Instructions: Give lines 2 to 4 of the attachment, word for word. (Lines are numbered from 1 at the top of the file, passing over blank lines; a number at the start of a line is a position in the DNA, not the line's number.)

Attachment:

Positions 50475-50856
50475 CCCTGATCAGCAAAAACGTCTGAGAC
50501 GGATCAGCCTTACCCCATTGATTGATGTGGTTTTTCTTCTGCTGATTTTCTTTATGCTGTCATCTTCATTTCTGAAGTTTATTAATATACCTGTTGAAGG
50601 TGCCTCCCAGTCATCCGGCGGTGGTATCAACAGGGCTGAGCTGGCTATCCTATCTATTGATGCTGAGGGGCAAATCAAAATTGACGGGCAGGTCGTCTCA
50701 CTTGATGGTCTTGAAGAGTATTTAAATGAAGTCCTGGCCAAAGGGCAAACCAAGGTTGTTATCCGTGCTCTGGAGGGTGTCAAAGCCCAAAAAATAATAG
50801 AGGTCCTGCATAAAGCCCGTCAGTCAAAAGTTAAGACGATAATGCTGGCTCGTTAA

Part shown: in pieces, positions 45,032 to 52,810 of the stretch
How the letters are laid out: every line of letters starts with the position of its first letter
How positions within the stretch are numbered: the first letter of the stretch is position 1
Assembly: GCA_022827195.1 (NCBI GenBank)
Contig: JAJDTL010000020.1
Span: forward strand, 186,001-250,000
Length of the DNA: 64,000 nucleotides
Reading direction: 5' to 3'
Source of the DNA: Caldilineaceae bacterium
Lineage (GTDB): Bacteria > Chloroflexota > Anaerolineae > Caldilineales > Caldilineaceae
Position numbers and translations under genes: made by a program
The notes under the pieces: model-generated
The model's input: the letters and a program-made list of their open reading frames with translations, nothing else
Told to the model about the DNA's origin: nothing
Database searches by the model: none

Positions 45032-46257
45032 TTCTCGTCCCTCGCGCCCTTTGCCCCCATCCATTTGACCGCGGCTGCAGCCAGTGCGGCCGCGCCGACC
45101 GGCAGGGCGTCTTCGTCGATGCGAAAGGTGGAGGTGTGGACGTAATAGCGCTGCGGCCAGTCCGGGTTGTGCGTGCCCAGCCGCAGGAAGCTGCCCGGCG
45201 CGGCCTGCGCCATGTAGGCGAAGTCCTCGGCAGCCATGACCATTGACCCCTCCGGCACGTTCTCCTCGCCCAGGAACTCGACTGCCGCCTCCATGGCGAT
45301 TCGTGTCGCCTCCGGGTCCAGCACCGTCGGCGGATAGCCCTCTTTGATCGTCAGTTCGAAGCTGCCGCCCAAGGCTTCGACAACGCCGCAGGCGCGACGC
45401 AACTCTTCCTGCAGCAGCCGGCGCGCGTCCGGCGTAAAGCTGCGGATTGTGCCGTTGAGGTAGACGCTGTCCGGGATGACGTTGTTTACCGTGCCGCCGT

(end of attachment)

50475 CCCTGATCAGCAAAAACGTCTGAGAC
50501 GGATCAGCCTTACCCCATTGATTGATGTGGTTTTTCTTCTGCTGATTTTCTTTATGCTGTCATCTTCATTTCTGAAGTTTATTAATATACCTGTTGAAGG
50601 TGCCTCCCAGTCATCCGGCGGTGGTATCAACAGGGCTGAGCTGGCTATCCTATCTATTGATGCTGAGGGGCAAATCAAAATTGACGGGCAGGTCGTCTCA